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Govt unlikely to slow down on labour reforms in 2018

General elections being just over one year away notwithstanding, the government is not looking at slowing down on labour reforms in 2018 and is likely to get at least two codes on wages as well as industrial relations passed by Parliament.

The Ministry of Labour and Employment has envisaged to concise over 44 labour laws into four broad codes in wages, industrial relations, social security, and occupational safety, health and working conditions.

Labour Secretary M Sathiyavathy expressed the ministry’s intent to push all four codes for passage in Parliament next year.

“Government is not going slow on labour reforms. All four codes would be pushed in 2018,” she said.

The codification of the labour laws will remove the multiplicity of definitions and authorities leading to ease of compliance without compromising wage security and social security to workers.

The draft Code on Wages Bill 2017 was introduced in the Lok Sabha in August 2017. The bill will be pushed for consideration and passage in the Lok Sabha and subsequently in the Rajya Sabha in 2018.

The Code on Wages rationalises, amalgamates and simplifies the relevant provisions of the four labour laws– The Minimum Wages Act, 1948; The Payment of Wages Act, 1936; The Payment of Bonus Act, 1965, and The Equal Remuneration Act, 1976.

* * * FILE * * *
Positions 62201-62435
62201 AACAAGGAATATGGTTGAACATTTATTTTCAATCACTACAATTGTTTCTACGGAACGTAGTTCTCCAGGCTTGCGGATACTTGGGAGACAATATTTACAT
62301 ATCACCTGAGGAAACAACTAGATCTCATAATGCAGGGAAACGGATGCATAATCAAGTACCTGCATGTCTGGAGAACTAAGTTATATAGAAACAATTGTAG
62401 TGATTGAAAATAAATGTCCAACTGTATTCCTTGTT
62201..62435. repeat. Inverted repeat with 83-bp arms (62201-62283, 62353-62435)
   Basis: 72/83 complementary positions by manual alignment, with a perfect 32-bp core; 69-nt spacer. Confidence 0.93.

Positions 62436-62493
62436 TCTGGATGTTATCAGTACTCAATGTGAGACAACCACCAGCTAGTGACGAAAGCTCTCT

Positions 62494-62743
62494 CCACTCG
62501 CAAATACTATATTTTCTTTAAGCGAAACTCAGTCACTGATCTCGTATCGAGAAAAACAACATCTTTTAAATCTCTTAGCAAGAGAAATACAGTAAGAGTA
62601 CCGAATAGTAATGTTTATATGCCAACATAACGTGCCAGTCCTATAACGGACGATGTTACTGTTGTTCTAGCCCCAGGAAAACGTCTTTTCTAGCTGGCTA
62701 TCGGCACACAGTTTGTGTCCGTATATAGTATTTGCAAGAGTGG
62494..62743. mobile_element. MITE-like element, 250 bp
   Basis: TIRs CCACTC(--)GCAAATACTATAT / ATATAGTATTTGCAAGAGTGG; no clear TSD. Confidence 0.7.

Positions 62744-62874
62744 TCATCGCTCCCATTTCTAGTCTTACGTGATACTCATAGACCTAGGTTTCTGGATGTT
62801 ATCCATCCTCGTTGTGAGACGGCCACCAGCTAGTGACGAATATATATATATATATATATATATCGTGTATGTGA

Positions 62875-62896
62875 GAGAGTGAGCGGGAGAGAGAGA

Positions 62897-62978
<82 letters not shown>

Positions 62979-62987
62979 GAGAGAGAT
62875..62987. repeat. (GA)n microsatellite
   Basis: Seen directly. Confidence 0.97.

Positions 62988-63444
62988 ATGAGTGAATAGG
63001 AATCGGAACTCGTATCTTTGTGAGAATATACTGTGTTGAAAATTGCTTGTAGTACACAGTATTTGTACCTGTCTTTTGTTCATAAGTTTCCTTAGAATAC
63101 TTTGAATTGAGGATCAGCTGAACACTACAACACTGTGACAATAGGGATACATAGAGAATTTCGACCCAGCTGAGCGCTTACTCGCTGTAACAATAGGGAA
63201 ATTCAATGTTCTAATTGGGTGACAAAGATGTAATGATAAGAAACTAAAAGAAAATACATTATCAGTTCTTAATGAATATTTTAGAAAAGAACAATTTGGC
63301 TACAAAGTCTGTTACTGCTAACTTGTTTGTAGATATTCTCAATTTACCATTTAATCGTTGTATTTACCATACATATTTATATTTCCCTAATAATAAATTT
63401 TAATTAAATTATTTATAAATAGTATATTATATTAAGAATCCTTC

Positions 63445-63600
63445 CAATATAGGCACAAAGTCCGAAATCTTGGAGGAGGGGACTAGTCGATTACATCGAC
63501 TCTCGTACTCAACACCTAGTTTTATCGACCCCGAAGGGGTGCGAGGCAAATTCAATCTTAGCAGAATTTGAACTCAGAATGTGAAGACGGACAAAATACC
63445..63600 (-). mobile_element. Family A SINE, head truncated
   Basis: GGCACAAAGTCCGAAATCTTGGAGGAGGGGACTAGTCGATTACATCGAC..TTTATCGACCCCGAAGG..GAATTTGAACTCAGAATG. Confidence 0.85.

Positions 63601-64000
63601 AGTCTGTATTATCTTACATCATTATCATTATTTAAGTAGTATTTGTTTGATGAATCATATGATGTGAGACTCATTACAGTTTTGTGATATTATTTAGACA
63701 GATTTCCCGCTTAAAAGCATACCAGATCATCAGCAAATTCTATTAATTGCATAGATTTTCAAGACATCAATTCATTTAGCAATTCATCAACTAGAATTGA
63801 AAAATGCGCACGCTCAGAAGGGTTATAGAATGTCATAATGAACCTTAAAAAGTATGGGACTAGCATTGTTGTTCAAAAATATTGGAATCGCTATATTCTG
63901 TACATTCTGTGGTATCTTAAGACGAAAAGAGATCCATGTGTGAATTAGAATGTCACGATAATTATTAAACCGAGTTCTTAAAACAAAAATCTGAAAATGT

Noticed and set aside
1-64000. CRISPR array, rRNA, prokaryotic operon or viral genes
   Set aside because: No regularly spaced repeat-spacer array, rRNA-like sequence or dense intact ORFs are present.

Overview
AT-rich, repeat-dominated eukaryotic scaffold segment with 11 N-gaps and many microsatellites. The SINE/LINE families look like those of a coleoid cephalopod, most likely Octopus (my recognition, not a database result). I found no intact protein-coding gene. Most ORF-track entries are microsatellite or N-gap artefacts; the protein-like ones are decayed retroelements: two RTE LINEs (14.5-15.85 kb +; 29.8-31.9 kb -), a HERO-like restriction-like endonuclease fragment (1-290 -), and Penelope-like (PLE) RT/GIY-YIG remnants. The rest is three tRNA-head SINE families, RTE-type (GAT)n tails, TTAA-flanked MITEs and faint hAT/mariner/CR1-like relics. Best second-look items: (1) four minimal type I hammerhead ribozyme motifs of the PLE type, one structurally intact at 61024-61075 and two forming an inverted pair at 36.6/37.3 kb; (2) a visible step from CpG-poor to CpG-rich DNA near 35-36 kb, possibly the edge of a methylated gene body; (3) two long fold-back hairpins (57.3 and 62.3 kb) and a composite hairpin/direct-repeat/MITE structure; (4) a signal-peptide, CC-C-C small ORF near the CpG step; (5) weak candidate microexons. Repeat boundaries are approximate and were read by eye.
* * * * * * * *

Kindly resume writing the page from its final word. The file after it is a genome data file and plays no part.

Similarly, Code on Industrial Relations Bill has been finalised by a group of ministers headed by Finance Minister Arun Jaitley and is likely to be approved soon for putting it before Union Cabinet so that it could be pushed for passage in Parliament next year.

The Trade Unions Act, 1926, the Industrial Employment (Standing Orders) Act, 1946, and the Industrial Disputes Act, 1947, would be combined into the code on industrial relations.

The unions had objected the proposed amendment in the bill to allow units with up to 300 workers to retrench, lay off or close down without the permission of the government. Presently, all units with up to 100 workers can retrench, lay off or close down without the government’s permission.

The government is most likely to keep this provision in the new code. Therefore, the codification of industrial relation laws would not allow businesses to hire and fire abruptly.

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